Photographer Michael Yamashita recounted tales of two thrilling assignments for National Geographic during the Nat Geo Live event “Echoes of the Silk Road” on Thursday, September 16th. In his first in-person public speaking engagement since February 2020, the New Jersey native started by explaining that this event, held at the Blackhawk Museum in the California Bay Area, was a bit of a homecoming as he was born in San Francisco and had extended family in the audience of the sold-out presentation. While his 40-year partnership with National Geographic has taken Michael Yamashita to many exciting places, as you’re about to see, nothing could quite compare to retracing the steps of two legendary explorers: Marco Polo and Zheng He.

(National Geographic/Ira Block/Michael Yashita)

(National Geographic/Ira Block/Michael Yashita)

Published across the May, June and July 2001 issues of National Geographic magazine, “The Adventures of Marco Polo” was an 82-page story by Mike Edwards with photos by Michael Yamashita, who started his presentation by sharing the article’s origins. Partially in response to a book by Francis O’Donnell called Did Marco Polo Go to China?, Michael Yamashita set off to retrace the steps of the famous Venitian explorer who, at the age of 17, journeyed along the Silk Road trade route and later recounted his journey in Livres des Merveilles du Monde (Marvels of the World, aka The Travels).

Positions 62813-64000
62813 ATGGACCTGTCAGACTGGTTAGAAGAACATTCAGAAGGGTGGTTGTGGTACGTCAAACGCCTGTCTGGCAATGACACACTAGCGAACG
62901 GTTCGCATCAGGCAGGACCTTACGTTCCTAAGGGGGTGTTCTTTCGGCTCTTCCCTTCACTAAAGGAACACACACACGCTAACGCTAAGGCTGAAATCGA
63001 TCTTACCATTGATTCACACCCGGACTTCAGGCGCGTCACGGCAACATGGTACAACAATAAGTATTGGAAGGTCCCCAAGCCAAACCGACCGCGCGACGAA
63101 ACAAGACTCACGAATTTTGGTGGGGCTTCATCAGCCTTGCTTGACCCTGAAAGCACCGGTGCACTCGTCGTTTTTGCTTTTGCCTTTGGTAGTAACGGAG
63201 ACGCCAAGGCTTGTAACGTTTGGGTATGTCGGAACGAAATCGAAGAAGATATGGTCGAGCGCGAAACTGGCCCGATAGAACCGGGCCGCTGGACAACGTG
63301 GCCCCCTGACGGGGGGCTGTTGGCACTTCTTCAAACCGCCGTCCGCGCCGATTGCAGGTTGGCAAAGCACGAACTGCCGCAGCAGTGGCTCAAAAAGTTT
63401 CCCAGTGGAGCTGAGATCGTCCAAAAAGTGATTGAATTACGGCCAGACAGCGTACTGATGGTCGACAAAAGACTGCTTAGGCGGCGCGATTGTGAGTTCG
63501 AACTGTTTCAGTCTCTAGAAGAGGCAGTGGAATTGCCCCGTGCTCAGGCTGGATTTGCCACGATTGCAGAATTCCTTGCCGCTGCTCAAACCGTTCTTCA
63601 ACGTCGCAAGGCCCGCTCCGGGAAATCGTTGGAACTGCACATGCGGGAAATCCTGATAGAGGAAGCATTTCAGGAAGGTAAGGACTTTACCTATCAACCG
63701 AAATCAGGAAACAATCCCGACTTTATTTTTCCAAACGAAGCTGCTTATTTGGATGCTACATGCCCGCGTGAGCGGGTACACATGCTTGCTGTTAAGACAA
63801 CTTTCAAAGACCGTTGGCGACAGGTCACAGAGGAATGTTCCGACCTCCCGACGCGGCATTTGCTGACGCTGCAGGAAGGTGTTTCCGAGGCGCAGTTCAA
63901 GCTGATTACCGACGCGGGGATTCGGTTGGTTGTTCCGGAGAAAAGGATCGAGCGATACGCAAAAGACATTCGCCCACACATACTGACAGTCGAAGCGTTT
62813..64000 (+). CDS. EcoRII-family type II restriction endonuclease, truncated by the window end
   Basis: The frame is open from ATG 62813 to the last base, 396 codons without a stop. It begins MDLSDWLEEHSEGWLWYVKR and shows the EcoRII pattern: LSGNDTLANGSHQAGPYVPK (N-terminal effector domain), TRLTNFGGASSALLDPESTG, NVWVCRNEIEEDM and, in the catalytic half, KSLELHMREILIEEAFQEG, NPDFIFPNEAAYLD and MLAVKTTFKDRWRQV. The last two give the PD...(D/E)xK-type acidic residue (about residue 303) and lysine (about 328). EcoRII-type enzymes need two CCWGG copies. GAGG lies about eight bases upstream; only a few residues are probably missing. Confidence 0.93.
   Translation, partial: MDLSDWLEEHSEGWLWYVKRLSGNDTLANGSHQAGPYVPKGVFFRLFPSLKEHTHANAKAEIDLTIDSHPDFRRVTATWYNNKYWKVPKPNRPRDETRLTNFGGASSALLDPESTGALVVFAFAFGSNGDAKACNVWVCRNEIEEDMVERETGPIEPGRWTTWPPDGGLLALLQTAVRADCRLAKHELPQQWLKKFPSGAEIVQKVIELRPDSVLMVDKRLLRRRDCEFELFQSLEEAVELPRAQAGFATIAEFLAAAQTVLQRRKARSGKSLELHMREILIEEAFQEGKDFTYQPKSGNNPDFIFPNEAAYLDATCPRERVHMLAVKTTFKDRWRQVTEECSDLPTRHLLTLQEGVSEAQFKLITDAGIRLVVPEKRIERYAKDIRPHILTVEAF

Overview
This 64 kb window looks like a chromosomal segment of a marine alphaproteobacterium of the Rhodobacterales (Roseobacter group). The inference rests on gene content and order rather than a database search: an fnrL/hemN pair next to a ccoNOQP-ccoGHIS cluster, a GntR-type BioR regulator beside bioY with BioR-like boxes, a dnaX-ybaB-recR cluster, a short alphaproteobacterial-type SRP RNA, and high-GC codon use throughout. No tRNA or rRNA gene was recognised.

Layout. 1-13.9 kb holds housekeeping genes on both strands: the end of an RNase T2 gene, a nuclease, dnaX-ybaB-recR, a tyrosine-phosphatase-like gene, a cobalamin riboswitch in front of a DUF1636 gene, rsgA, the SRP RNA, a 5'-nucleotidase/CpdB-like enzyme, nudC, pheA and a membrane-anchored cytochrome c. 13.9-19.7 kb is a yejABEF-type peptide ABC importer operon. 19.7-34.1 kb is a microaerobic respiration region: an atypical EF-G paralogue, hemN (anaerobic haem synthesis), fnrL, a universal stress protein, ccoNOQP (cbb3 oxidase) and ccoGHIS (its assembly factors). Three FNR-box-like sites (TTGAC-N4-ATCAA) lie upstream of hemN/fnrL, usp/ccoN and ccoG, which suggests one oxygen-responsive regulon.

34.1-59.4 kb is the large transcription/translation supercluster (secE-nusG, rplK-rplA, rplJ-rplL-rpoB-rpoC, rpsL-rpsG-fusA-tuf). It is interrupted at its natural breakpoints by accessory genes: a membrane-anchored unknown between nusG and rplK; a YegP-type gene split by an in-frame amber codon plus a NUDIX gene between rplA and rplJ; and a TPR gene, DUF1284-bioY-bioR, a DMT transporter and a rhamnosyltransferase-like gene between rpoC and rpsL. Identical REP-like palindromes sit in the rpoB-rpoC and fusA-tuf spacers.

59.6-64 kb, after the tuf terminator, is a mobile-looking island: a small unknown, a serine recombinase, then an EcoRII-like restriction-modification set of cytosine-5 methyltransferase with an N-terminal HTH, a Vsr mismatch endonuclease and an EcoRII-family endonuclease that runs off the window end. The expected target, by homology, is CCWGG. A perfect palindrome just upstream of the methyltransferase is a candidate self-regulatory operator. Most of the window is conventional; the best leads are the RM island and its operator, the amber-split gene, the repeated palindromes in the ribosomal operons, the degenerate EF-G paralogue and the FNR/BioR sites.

Michael Yamashita took the audience along with him through a slideshow of amazing photographs that accompanied the article, including a few bloopers. As a professional photographer, he described his job as “Getting paid to be lucky.” One humorous anecdote came from the start of the trip in Venice, where he wanted to photograph the port that Marco Polo sailed out of in a way that had never been done before. Standing on a ladder in the road, he hoped to catch a modern cruise ship pulling into port, but the ship was late and he was almost ordered to stop by local authorities. As the ship finally pulled in, he clicked away only to find that his photos were full of blurred birds in flight, startled by the loud horn. Years later, while back in Venice, he was surprised to find this photo for sale on t-shirts at tourist shops.

Traveling through Afghanistan, Iraq, Iran and China in 1999 and 2000, Michael Yamashita felt like he was visiting a world largely unchanged since Marco Polo passed through in the 1300s. With the live event just weeks after the Taliban has reclaimed control of Afghanistan, many of the areas he photographed in these countries have been destroyed by wars. He also recounted how he snuck some of the photos that were published, with a minder (a government-assigned guide) telling him what not to do. In Iran, he got permission to climb a minaret so long as he didn’t take photos, but he beat his guide to the top and photographed a medieval city that was still inhabited as it had been for centuries.